While many companies continue to struggle during the global COVID-19 pandemic, Nordic Minesteel Technologies’ subsidiary Specialized Maintenance Equipment (SME), has used this time to boost its service and maintenance solutions using remote access.
With borders closed during the global COVID-19 pandemic, it has been difficult for companies with international customers to complete the training and maintenance assistance that comes with providing a product.
While some industries have shutdown completely, and endured lockdowns with its employees working from home, the mining and resources sector continued to operate.
The combination of remote operations with its importance to the world’s economy meant that regular production continued, which caused challenges for some suppliers of specialised equipment.
Specialized Maintenance Equipment (SME), a subsidiary of Nordic Minesteel Technologies, instead used this time as an opportunity to improve its customer service with the development of supporting software upgrades and diagnostics through remote access.
SME is the producer of a remote-operated, battery-powered truck jacking system called the Titan220e that can lift and secure the complete front or rear axle of the world’s largest haul trucks.
Titan220e incorporates an all-in-one truck jack, safety stand and work platform that can be used for a wide range of haul trucks.
Nordic Minesteel Technologies business development specialist Heather Johnston says the company has also been adapting to the pandemic by developing an extensive digital library of operator training videos which can help customers understand the equipment anywhere around the world.
“It has been a wonderful tool for us,” Johnston says. “We have been able to remote dial-in to machines in Chile, Peru and Brazil, which gives us the ability to understand and investigate any problems with the machine.”
In order to alleviate some of the operator errors, the company has created a digital library of training videos and made them accessible to customers and distributors.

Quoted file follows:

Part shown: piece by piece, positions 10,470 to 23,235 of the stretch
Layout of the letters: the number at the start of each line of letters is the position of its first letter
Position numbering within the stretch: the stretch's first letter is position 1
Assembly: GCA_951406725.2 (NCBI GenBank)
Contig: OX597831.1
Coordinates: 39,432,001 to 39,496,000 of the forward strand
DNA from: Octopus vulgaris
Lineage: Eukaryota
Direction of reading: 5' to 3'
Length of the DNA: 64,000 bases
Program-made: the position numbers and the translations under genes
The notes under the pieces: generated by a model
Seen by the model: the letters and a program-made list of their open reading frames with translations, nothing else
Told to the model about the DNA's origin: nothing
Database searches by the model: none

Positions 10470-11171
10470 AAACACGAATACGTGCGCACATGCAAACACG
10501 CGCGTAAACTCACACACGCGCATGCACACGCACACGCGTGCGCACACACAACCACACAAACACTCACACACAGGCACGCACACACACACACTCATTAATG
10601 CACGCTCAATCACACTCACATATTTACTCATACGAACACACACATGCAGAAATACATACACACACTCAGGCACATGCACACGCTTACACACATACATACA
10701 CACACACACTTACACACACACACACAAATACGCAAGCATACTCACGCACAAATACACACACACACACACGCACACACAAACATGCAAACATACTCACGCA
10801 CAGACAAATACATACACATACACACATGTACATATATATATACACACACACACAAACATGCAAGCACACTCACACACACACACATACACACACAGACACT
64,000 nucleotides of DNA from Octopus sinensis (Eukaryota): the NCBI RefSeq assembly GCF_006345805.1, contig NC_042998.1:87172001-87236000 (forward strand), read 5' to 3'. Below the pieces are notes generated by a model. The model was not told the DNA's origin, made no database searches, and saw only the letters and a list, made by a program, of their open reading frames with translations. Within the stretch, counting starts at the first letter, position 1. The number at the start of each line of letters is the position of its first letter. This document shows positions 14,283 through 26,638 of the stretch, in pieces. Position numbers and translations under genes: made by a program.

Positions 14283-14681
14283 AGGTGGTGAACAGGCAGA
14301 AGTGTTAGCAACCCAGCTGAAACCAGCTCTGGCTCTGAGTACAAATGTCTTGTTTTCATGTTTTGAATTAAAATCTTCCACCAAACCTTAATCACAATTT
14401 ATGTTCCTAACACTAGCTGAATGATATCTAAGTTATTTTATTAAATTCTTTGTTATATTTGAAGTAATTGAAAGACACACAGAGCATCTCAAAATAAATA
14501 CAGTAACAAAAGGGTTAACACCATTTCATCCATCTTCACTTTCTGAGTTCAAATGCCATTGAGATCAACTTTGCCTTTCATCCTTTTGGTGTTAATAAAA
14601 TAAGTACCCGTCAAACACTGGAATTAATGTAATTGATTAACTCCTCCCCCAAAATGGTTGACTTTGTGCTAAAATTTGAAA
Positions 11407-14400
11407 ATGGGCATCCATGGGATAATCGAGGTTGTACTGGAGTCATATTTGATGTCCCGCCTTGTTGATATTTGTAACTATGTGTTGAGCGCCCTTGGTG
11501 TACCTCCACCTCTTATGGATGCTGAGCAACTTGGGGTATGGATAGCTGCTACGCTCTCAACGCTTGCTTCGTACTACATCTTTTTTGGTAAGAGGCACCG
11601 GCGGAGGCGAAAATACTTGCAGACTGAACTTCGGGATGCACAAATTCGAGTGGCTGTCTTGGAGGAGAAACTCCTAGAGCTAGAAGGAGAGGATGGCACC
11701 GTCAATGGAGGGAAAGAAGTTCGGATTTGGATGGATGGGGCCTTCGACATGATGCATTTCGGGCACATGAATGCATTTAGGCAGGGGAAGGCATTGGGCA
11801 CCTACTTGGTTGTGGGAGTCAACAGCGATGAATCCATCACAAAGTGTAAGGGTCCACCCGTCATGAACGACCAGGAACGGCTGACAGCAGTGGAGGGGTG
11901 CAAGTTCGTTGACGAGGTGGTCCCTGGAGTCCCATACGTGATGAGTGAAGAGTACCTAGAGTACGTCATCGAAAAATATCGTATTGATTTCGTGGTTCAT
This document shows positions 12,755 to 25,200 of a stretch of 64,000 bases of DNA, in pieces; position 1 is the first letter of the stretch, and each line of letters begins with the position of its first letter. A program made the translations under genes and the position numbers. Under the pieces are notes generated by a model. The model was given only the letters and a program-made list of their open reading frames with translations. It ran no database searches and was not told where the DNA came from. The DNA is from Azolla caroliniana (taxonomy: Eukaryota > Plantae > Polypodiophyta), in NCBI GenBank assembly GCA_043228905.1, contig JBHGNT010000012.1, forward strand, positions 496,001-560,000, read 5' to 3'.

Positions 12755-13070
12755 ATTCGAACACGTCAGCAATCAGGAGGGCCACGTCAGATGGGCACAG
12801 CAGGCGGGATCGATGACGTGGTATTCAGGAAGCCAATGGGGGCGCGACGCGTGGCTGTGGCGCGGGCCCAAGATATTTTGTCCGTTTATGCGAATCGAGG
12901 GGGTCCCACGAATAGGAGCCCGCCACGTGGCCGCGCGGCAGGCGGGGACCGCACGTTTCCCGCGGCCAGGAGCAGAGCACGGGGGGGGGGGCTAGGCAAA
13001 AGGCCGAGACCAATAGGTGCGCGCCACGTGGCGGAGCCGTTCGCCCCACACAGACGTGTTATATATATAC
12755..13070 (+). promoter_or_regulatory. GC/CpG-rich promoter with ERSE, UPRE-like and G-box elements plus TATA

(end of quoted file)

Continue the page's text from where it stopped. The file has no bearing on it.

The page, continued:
“Because we can’t physically be there to do the training we would traditionally do, it has been a great tool and, moving forward, it will also be able to save both time and money for customers,” Johnston explains.
“Even when the world opens up again post-COVID, we can do our training and commissioning straight from our head office in North Bay, Canada, especially if there is a rapid solution required which exceeds travel time needed to get to the sites.”
The training videos have also proven helpful due to the high levels of staff turnover in the mining sector, as new employees are able to conduct the training without the need to send an instructor to site.
The Titan220e has been specifically designed with safety in mind. The jack’s use of battery power provides greater worker health and environmental benefits to a mine operation, as it can be used in workshops without emitting fumes like diesel-powered equipment.
It also allows employees to work in an environment with noise levels far below the harmful decibel level as that of a diesel jack, protecting employees’ hearing.
The remote-control capabilities of the Titan220e mean workers are removed from the line of fire and protected from the high risks of getting sprains, strains or pinched from using traditional jacks and safety stands.